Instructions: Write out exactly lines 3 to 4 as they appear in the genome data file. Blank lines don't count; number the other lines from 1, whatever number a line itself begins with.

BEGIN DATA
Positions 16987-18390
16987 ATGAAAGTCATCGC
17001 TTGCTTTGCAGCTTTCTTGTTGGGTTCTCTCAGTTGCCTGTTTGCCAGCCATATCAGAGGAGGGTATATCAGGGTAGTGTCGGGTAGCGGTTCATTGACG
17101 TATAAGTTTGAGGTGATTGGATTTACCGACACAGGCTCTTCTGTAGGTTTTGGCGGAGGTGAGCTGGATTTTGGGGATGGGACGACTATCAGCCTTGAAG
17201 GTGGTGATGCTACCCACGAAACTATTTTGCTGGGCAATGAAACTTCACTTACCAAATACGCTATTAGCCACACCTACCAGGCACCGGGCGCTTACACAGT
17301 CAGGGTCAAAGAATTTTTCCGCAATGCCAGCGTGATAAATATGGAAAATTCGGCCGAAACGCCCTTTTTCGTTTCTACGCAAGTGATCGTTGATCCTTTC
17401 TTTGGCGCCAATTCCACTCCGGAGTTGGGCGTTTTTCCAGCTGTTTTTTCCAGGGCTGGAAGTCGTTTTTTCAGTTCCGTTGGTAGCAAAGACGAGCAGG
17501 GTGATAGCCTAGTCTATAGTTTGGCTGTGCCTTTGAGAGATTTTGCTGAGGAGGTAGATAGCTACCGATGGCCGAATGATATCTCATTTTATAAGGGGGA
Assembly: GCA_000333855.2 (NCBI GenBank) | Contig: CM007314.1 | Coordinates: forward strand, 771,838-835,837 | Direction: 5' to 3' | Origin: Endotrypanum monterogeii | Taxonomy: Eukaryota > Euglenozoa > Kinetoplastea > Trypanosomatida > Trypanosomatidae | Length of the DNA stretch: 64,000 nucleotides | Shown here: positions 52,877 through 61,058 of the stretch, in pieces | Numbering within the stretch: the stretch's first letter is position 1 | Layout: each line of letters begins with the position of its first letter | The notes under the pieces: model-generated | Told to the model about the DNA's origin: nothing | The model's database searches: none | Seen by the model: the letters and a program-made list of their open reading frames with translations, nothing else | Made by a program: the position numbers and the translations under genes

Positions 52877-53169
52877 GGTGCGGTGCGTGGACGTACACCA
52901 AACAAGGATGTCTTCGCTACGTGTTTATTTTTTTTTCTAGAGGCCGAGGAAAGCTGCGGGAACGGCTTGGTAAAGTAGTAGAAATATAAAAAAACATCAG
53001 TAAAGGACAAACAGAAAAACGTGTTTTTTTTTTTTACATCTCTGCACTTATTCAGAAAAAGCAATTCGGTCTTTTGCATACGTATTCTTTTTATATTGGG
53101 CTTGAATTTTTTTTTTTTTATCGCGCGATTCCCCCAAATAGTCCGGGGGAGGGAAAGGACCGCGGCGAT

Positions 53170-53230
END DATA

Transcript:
17001 TTGCTTTGCAGCTTTCTTGTTGGGTTCTCTCAGTTGCCTGTTTGCCAGCCATATCAGAGGAGGGTATATCAGGGTAGTGTCGGGTAGCGGTTCATTGACG
17101 TATAAGTTTGAGGTGATTGGATTTACCGACACAGGCTCTTCTGTAGGTTTTGGCGGAGGTGAGCTGGATTTTGGGGATGGGACGACTATCAGCCTTGAAG